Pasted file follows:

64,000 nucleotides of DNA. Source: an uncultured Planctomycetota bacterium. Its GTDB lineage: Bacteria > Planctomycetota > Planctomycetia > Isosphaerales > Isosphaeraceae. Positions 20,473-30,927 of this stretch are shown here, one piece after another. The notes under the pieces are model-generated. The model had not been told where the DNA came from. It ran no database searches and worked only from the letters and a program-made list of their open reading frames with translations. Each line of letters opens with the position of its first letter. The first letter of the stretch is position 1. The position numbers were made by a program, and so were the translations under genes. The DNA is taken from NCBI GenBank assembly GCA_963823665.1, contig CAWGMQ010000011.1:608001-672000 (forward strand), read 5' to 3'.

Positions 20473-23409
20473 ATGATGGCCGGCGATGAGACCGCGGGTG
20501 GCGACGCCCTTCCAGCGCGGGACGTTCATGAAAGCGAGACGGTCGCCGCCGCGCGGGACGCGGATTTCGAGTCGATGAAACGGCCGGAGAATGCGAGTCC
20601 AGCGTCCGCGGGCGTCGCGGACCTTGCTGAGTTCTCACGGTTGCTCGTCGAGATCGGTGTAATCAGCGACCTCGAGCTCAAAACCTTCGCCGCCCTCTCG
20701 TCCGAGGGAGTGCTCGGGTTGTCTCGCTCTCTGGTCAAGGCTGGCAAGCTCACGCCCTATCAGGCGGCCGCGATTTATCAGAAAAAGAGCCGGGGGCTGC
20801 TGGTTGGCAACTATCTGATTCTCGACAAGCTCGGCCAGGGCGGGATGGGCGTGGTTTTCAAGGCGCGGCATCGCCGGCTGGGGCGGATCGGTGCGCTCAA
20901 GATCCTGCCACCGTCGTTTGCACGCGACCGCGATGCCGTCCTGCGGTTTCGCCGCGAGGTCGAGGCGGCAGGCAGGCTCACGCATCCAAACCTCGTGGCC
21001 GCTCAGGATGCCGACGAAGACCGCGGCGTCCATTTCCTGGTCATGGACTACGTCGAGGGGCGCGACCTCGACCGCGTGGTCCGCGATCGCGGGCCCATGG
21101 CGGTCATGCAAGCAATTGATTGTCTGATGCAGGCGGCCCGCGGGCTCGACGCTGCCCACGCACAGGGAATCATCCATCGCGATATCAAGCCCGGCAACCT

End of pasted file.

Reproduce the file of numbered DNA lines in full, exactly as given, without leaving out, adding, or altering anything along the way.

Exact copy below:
64,000 nucleotides of DNA. Source: an uncultured Planctomycetota bacterium. Its GTDB lineage: Bacteria > Planctomycetota > Planctomycetia > Isosphaerales > Isosphaeraceae. Positions 20,473-30,927 of this stretch are shown here, one piece after another. The notes under the pieces are model-generated. The model had not been told where the DNA came from. It ran no database searches and worked only from the letters and a program-made list of their open reading frames with translations. Each line of letters opens with the position of its first letter. The first letter of the stretch is position 1. The position numbers were made by a program, and so were the translations under genes. The DNA is taken from NCBI GenBank assembly GCA_963823665.1, contig CAWGMQ010000011.1:608001-672000 (forward strand), read 5' to 3'.

Positions 20473-23409
20473 ATGATGGCCGGCGATGAGACCGCGGGTG
20501 GCGACGCCCTTCCAGCGCGGGACGTTCATGAAAGCGAGACGGTCGCCGCCGCGCGGGACGCGGATTTCGAGTCGATGAAACGGCCGGAGAATGCGAGTCC
20601 AGCGTCCGCGGGCGTCGCGGACCTTGCTGAGTTCTCACGGTTGCTCGTCGAGATCGGTGTAATCAGCGACCTCGAGCTCAAAACCTTCGCCGCCCTCTCG
20701 TCCGAGGGAGTGCTCGGGTTGTCTCGCTCTCTGGTCAAGGCTGGCAAGCTCACGCCCTATCAGGCGGCCGCGATTTATCAGAAAAAGAGCCGGGGGCTGC
20801 TGGTTGGCAACTATCTGATTCTCGACAAGCTCGGCCAGGGCGGGATGGGCGTGGTTTTCAAGGCGCGGCATCGCCGGCTGGGGCGGATCGGTGCGCTCAA
20901 GATCCTGCCACCGTCGTTTGCACGCGACCGCGATGCCGTCCTGCGGTTTCGCCGCGAGGTCGAGGCGGCAGGCAGGCTCACGCATCCAAACCTCGTGGCC
21001 GCTCAGGATGCCGACGAAGACCGCGGCGTCCATTTCCTGGTCATGGACTACGTCGAGGGGCGCGACCTCGACCGCGTGGTCCGCGATCGCGGGCCCATGG
21101 CGGTCATGCAAGCAATTGATTGTCTGATGCAGGCGGCCCGCGGGCTCGACGCTGCCCACGCACAGGGAATCATCCATCGCGATATCAAGCCCGGCAACCT